Tag Archives: Vincent D’Onofrio

December: The Month of Dieter

December could only be named for Hans-Dieter Flick and it’s quite fitting that I start writing this post now because on the day I started writing it there was a new video of Hansi posted on the DFB site. It’s also fitting in the sense December is the month you get gifts in and he and Jogi have certainly been the source of many gifts this past year. And now Matze too of course. In fact at the moment I have more Matze chapters in progress than Jogi or Hansi ones. He’s proving to be quite the little character.

Despite the month being named for Hansi it’s not exactly my favourite time of year. I’ve never been a fan of Christmas and I’m still not. But I did have a little fun this year, the Bundesliga took care of that because on TV Christmas morning was a repeat of Freiburg’s 6-3 opening night win against 1.FC Nürnberg. Seeing it again didn’t take the sting out of losing the reverse of the fixture two weeks before Christmas but it was still a lot of fun.

The only gift I really wanted for Christmas this year was for Freiburg to be autumn champions, they just missed out on that honour with RB Leipzig in pole position instead. It would have been nice but it is ultimately meaningless, what counts is where they are four months from now. That’s all that counts. At least they did get to start and end the month with a win, two routine victories in both cases. First a 3-0 win against 1.FC Union Berlin and then against 1860 München.

As things stand the gifts I did get turned out to be quite nice. A few books including the kicker Almanach which has almost all the German related football stats you could dream of. A most useful gift. I also got two DFB calendars, two Dortmund programs one with Thomas Tuchel on the front and one with Matze Ginter on there. Plus some Matze Ginter cards. The real highlight however for me was the wrapping paper. I love all my gifts but I love the wrapping paper the most. Three kinds this year, Freiburg, Dortmund and the by now traditional Jogi & Hansi paper:

IMG_20160111_182837IMG_20160111_183337IMG_20160111_183434IMG_20160111_182926Matthias Ginter - SC Freiburg 2011-12 signed card Matthias Ginter - SC Freiburg 2012-13 signed card Matthias Ginter - Borussia Dortmund cardAs I expected it was a rather strange month, even more so than usual. For one thing I watched thirteen films. Nothing I watched could beat the first film of the month which was The Secret in their Eyes. Every time I watch it I just fall in love with it a little bit more. It gets more perfect every time I watch it. I also saw a very odd filmed named Stuart Saves his Family late one night when I couldn’t sleep. I watched it purely because Vincent D’Onofrio was in it but it ended up being quite an interesting film and certainly gave me something to think about.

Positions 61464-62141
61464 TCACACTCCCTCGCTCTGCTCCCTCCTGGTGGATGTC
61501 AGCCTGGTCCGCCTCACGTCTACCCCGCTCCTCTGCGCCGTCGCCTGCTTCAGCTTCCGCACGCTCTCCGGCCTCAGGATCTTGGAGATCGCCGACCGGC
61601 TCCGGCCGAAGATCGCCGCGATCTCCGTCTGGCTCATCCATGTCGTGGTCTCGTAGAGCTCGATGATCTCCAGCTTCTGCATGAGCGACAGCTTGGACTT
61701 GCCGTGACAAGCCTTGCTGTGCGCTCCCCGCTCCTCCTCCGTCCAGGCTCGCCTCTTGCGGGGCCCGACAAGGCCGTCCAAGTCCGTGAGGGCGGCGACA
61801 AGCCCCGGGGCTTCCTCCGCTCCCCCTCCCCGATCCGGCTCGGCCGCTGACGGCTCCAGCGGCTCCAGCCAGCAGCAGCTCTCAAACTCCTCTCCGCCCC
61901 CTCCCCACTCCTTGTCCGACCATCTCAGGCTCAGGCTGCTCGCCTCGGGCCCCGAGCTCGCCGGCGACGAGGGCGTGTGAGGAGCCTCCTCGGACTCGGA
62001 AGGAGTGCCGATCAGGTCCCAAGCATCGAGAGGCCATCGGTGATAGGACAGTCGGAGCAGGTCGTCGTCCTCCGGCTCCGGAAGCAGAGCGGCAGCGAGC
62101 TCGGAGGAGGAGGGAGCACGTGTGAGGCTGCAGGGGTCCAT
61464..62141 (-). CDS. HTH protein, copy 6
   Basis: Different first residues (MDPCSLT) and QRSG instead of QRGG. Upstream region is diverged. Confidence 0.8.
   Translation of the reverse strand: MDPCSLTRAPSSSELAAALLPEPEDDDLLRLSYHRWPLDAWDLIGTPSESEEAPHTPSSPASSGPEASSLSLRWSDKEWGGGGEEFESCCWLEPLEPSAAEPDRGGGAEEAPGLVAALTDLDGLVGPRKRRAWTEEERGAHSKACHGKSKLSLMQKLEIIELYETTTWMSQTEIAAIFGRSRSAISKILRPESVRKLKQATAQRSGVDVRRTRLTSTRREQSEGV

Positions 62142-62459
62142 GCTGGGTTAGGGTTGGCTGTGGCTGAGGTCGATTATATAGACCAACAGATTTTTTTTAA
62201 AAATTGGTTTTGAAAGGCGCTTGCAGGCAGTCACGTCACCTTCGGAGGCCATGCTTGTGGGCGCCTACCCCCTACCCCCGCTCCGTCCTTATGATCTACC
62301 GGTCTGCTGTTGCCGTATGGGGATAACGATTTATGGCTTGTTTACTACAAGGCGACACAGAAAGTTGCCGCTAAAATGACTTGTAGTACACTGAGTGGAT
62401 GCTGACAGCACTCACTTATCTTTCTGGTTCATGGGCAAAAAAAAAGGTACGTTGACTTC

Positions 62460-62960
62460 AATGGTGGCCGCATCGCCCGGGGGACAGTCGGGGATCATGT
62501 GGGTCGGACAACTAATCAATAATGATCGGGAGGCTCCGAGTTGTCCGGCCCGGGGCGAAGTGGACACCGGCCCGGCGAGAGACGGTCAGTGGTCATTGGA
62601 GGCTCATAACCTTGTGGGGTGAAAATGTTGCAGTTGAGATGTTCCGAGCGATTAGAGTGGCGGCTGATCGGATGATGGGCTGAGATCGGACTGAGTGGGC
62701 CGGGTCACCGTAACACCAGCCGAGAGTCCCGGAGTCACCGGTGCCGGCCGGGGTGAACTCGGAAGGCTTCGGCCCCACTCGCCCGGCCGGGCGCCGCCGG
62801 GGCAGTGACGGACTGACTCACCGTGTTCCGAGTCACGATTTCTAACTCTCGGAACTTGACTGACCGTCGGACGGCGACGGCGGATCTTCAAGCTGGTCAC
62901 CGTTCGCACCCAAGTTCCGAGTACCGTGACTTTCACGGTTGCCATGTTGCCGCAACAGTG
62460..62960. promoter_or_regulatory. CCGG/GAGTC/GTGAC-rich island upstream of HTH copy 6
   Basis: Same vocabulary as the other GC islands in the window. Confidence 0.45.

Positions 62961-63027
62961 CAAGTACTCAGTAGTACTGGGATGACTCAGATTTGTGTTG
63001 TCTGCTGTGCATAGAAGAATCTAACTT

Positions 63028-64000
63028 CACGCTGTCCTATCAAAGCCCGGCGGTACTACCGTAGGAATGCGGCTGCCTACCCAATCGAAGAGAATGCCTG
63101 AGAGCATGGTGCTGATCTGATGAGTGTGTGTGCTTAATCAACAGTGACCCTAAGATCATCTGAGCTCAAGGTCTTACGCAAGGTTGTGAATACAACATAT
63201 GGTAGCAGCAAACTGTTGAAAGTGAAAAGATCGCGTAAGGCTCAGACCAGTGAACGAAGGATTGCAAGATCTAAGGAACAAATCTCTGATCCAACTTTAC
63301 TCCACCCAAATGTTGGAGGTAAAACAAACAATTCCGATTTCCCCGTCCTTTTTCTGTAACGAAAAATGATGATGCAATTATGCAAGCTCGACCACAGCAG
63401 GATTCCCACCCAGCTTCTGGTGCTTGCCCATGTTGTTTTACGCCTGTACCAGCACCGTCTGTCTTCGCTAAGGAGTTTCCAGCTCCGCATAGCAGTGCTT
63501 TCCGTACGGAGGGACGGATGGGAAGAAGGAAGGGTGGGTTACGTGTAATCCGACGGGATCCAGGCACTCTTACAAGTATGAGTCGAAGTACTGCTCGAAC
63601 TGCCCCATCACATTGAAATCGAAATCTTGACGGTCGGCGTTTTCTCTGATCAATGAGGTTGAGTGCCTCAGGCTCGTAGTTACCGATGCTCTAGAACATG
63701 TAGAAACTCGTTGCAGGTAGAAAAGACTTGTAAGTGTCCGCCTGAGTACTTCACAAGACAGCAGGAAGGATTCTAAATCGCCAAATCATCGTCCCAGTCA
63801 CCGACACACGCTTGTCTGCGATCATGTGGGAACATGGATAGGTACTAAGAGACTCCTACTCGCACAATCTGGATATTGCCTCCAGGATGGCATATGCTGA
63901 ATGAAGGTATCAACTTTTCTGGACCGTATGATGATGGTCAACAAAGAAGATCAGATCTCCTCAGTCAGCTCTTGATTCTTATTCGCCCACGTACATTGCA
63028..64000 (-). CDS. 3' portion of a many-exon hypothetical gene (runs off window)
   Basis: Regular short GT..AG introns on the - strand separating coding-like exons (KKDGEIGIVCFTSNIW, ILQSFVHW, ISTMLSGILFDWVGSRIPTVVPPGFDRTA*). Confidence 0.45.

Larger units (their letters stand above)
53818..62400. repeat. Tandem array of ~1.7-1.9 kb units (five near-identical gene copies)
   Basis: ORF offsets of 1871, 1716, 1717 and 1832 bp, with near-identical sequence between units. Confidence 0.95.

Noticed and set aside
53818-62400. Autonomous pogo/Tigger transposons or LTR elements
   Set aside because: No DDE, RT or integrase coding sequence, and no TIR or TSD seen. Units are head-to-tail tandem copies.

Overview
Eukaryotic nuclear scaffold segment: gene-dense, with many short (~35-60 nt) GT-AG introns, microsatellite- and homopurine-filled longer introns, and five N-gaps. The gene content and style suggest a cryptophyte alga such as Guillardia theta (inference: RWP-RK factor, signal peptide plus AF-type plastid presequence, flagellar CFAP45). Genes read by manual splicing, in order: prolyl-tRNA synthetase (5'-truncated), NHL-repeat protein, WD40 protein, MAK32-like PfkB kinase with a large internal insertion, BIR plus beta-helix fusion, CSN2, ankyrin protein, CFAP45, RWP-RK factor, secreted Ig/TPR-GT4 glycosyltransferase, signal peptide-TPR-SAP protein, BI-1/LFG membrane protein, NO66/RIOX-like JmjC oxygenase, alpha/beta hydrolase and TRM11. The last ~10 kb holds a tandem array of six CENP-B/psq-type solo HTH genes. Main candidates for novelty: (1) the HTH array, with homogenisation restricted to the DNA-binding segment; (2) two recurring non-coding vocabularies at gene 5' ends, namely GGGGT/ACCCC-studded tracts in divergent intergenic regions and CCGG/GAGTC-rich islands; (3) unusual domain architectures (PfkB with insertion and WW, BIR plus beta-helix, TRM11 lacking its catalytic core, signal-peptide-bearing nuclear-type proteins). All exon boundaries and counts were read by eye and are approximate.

I’m not sure I’d say I liked the main character Stuart, in fact I’m not even sure I enjoyed the film but it did intrigue me. So much so I drafted a post in relation to some of the themes it covered. Gist of it is Stuart is a little addicted to self help groups and is a little overbearing. When you meet his family you understand why. He has his own TV show which is not at all popular and when it gets cancelled his life falls apart. In between dealing with the dramatics of his family he gets another chance at a similar endeavor. The second time round it works out. And it’s partly because of what he learned from his family that it does. Eventually he realises that you can only help someone up to a certain point, if they don’t want your help or are unable to recognise they need help then there’s not a lot more you can do. Sometimes when it comes to your family you have to just accept them as they are and stop trying to fix them all the time. Which is what Stuart does, he’s always trying to fix things. Sometimes you just have to play the hand you’ve been dealt. His motto is “Progress not perfection.”